I’ve got plenty of photos through this climb, but they’re distinctly dull, so I’m keeping them hidden. Mind you, once in open space it was pretty good, as I approached ‘The Outlook’, which just so happens to be a lookout. Talk about trying to trip me up with terminology.
A lone seat with a view across the gorge looked enticing…
…and once planted, the view was pretty good.
My usual nemesis is never starting a walk early. Up on the Outlook it struck me the sun was a little low in the sky and already, rampant shadow action was happening. I’ll get to some more of that in a minute.
Heading off, I passed dozens of grass trees, which live atop the gorge…
…before coming across an open field with a view beyond. I mentioned the shadows a minute ago, but this was getting ridiculous. There was more shadow than view.
I’ve noticed in the Brisbane Ranges and neighbouring Steiglitz Historic Park, the signs of cinnamon fungus amongst grass trees. I did the right thing when I came across a boot cleaning station with a bit of a scrub…
…and a dunk.
Actually, why am I wearing boots instead of something lighter? Don’t ask me, ask the bloke writing this. Then again, he’s got no idea either.
Under the setting sun, I was moving a bit quicker, but I had to stop when my way was blocked by this wallaby. We had a bit of a stand-off…
…before he lost interest and moved off the track.
Although moving at a normal humans pace, instead of my traditional sloth-like velocity, I still didn’t want to miss out on any highlights. There were more chairs to see and this one at Nelsons Lookout was in another great spot.
I lay on the seat for a while, contemplating a larger lens in order to examine this bird happily enjoying the glow of the setting sun…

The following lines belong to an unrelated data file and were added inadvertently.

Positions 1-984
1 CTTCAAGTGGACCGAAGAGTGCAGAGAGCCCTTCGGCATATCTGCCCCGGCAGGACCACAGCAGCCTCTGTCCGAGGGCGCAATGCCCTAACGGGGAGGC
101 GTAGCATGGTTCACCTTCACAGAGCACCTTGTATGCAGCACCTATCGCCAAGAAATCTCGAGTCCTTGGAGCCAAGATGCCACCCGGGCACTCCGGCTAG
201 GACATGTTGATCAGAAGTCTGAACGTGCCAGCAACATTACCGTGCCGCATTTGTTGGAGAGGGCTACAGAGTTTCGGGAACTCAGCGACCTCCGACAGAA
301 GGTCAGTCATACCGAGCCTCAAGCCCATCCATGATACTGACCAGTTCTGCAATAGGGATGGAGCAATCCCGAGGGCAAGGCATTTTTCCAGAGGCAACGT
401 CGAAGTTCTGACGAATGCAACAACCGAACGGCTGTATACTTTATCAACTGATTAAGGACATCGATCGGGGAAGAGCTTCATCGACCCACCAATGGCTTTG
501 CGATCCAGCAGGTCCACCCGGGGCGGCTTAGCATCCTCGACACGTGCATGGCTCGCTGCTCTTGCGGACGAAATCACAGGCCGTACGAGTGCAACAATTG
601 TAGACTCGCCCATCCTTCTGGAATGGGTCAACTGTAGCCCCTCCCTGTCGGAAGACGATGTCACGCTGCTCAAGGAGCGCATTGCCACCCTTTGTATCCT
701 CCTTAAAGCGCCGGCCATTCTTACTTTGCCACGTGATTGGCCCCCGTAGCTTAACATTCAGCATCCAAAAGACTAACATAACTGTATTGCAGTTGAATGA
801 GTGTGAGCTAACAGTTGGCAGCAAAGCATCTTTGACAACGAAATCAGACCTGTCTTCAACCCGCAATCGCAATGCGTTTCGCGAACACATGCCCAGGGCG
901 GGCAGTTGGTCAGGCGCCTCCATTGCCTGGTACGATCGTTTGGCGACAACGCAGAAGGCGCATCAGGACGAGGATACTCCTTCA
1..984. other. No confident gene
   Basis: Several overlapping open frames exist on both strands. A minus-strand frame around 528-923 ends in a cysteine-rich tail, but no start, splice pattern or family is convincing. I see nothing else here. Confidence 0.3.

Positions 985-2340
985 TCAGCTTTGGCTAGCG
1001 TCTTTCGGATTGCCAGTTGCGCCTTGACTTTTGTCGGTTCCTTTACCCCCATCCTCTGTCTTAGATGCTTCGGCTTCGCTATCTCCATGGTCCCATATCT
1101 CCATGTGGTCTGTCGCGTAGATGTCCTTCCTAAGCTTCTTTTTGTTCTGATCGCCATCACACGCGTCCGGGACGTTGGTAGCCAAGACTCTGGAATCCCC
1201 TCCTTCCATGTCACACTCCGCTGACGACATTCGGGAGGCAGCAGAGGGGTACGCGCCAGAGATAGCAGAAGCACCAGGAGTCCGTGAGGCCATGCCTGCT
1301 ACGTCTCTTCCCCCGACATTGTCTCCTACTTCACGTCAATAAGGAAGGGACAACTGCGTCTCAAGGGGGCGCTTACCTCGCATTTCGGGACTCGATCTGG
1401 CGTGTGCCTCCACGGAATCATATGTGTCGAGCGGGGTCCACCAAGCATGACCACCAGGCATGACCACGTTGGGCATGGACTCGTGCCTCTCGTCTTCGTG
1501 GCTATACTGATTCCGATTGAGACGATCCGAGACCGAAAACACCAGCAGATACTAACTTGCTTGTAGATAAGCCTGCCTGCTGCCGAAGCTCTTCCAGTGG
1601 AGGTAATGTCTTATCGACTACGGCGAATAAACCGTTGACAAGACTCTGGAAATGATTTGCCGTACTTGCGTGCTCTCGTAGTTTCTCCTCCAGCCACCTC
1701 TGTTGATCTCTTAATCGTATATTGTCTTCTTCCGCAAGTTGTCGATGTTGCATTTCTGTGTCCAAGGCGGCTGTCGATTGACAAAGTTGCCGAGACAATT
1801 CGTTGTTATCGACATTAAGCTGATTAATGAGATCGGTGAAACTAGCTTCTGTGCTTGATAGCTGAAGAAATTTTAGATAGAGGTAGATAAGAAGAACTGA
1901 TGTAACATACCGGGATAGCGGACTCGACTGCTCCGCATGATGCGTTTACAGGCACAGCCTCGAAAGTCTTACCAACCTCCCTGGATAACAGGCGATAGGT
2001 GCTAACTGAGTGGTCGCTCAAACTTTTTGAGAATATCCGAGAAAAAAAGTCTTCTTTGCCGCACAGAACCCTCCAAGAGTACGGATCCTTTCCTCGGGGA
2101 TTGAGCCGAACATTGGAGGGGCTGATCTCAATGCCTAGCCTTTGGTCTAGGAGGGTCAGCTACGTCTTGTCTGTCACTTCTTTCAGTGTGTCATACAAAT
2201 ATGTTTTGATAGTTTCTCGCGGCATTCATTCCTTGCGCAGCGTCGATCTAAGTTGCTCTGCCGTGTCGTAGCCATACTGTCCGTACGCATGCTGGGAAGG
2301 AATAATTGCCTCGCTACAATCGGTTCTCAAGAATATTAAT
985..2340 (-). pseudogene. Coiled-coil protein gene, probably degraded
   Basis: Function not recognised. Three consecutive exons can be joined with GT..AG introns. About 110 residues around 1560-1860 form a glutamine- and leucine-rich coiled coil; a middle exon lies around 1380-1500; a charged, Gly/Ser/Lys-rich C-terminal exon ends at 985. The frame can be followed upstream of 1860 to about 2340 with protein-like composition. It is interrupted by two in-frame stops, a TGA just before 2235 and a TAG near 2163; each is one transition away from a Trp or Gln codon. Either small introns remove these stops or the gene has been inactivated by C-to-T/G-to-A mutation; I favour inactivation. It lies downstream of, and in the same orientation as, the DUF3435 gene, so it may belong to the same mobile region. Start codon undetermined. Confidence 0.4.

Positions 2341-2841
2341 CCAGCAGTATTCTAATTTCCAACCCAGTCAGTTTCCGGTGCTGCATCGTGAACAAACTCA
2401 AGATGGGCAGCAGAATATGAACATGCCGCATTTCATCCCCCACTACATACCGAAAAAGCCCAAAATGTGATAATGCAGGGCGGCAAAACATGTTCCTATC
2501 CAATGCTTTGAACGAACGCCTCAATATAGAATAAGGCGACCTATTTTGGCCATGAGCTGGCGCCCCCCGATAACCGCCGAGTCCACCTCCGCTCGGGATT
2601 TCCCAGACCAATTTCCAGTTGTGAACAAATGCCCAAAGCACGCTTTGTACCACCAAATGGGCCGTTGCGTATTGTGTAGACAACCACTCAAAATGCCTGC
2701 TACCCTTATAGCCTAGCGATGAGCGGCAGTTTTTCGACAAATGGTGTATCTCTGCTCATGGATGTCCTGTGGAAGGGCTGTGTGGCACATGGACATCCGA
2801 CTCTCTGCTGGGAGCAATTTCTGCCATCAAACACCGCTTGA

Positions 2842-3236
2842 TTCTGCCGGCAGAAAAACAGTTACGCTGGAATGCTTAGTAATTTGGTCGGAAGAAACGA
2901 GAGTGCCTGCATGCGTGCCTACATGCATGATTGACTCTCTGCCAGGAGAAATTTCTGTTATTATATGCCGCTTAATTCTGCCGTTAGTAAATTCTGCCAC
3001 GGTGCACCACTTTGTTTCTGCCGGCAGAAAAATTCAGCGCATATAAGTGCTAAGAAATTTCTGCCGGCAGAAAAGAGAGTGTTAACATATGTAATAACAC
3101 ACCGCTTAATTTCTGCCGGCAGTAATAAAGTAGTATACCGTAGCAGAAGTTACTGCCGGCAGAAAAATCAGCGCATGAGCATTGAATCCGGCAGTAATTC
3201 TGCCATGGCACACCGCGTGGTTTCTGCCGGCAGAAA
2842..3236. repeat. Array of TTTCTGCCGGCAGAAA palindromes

…whilst cursing my failure to bring the lens hood for the camera. Welcome to lens flare 101.
Unfortunately, I had to continue, as I battled the lengthening shadows. As an example of what I mean, check out the next leg stretching photo, which is the closest thing to a selfie you’ll find in this blog.
I was nearing the end now with only one more chair to go and the descent back into the gorge. Signs of a previous fire were evident in this fence post, which was still getting the job done…
…whilst his mate had given up.
A red wattlebird was taking in the late afternoon sights…
…as I reached my last seat for the day. I’m not even sure if this lookout has a name? Anyway, the vegetation was blocking the view and I really didn’t have the time to relax, so it was a flying visit only.
Then I was heading down a fairly wild descent, where I was struggling to stay upright. My boots may have a Vibram sole, but they’re so worn, it’s like I’ve got a pair of slicks on my feet.
My aim of reaching the bottom of the gorge by sunset was accomplished and now it was a matter of strolling along Stony Creek, back to the car.
Oh yeah, if I’d only pondered the idea of buying a larger lens, it was well and truly confirmed, as the next pictures show. A robin on a tree branch looked good. If only you had binoculars for glasses. I mean, come on, what sort of crap is this?
Yeah, I can go the crop of the century, but all I get is a soft image.